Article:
Different type of ships you should know in the Merchant Fleet?


As a seafarer you would come across different types of vessels and this list will help you recognize them. These vessels are categorized based on their use, they type of cargo they carry and the method by which the cargo is loaded.

Commercial vessels can be cargo ships and Passenger ships. In Cargo ship if they carry liquid cargo then it is called Tankers and if they carry cargo in powder form then it is called Carrier. But many times these words interchanged across.

1.Bulk Cargo

Cargo ships are generally used to transport cargo safely from one place to another. They will have a ship with a multi-deck or single-deck hull. There are thousands of cargo ships on the move around the world, transporting good across the globe. They are crucial to international trade. Cargo ships can transport things such as food, petroleum, furniture, metals, clothes and machinery.

-Oil Tankers

An oil tanker, also known as a petroleum tanker, is a merchant ship designed for the bulk transport of oil. There are two basic types of oil tankers: crude tankers and product tankers. Crude tankers move large quantities of unrefined crude oil from its point of extraction to refineries. Product tankers, generally much smaller, are designed to move refined products from refineries to points near consuming markets.

-Chemical Tankers
A chemical tanker is a type of tanker ship designed to transport chemicals in bulk. Chemical tanker means a ship constructed or adapted for carrying in bulk any liquid product. As well as industrial chemicals and clean petroleum products, such ships also often carry other types of sensitive cargo which require a high standard of tank cleaning, such as palm oil, vegetable oils, tallow, caustic soda, and methanol.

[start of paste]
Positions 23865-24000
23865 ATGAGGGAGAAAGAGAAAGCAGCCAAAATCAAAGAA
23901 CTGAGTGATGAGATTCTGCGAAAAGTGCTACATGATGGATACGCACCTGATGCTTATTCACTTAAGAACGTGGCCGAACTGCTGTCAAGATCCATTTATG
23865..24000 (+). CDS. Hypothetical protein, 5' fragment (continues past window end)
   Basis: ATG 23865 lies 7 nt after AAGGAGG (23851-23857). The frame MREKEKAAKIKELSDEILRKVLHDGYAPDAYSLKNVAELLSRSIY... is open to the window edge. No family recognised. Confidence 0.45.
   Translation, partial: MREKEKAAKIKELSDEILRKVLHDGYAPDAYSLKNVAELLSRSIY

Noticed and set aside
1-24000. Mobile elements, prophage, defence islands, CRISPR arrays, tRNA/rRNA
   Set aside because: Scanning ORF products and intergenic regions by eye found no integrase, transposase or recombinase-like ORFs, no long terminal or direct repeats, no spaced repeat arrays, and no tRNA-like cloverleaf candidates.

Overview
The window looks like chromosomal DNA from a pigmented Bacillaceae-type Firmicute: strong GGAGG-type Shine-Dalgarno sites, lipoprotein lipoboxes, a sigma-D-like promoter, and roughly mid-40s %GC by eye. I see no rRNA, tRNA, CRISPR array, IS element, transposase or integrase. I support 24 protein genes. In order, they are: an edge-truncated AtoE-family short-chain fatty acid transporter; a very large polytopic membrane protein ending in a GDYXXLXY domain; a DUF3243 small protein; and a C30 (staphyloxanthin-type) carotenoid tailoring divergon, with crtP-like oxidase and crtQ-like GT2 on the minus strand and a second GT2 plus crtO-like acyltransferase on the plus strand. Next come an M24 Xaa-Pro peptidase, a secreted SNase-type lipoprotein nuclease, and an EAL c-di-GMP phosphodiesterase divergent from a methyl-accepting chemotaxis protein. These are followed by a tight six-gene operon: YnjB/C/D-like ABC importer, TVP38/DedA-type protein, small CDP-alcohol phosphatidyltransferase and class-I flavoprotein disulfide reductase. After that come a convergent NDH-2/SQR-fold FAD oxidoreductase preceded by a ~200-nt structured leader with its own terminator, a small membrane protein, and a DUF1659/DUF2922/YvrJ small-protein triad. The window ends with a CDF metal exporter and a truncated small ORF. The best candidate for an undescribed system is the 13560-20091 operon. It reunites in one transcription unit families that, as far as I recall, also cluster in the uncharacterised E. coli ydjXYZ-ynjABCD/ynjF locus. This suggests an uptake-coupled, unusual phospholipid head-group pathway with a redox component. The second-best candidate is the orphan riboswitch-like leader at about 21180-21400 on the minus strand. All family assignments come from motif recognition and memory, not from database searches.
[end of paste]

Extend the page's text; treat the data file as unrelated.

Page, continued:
-Bulk Carriers


Bulk Carrier is merchant ship used to transport unpackaged bulk Cargo like coal, Grains, Ore, and Cement.

2.Container Ships

Container ships are cargo ships that carry their entire load in truck size intermodal containers, in a technique called containerization. They are a common means of commercial intermodal freight transport and now carry most seagoing non-bulk cargo.
Container ship capacity is measured in twenty-foot equivalent units. Typical loads are a mix of 20-foot and 40-foot (2-TEU) ISO-standard containers, with the latter predominant.
Today, about 90% of non-bulk cargo worldwide is transported by container, and modern container ships can carry over 19,000 TEU. Container ships now rival crude oil tankers and bulk carriers as the largest commercial vessels on the ocean.


3.Reefer Ships

A reefer ship is a refrigerated cargo ship; a type of ship typically used to transport perishable commodities which require temperature-controlled transportation, such as fruit, meat, fish, vegetables, dairy products and other foods.

4.Ro-Ro (Roll on Roll Off)

Most vehicles that are being transported over water internationally are done on a Roll on Roll off ship. The reason this ship is so popular to transport vehicles is that it’s safer and much faster to just drive a car onto the ship than using a crane. Once the cars are aboard, they are braced to the ship’s deck to keep them from moving around while the ship is at sea.

5.Passenger Ships

Passenger ships are officially defined as ships that carry more than 12 passengers. If you own a passenger ship then you will need to abide by strict safety regulations. There have been several disasters with passenger ships lately so the rules and regulations have been updated in a bid to try and improve safety. Passengers should be able to travel in a safe and comfortable environment. Passenger ships also include cruise and holiday ships.


6. Fishing Vessel

Fishing vessels are boats and ships designed to catch fish and marine wildlife. They are used for leisure purposes but also for commercial fishing. There are millions of fishing vessels being used to catch fish around the world. If you are considering working on a fishing vessel then it is important to know that they are very dangerous. According to the International Maritime Organization (IMO) there are around 24, 000 deaths on fishing vessels each year

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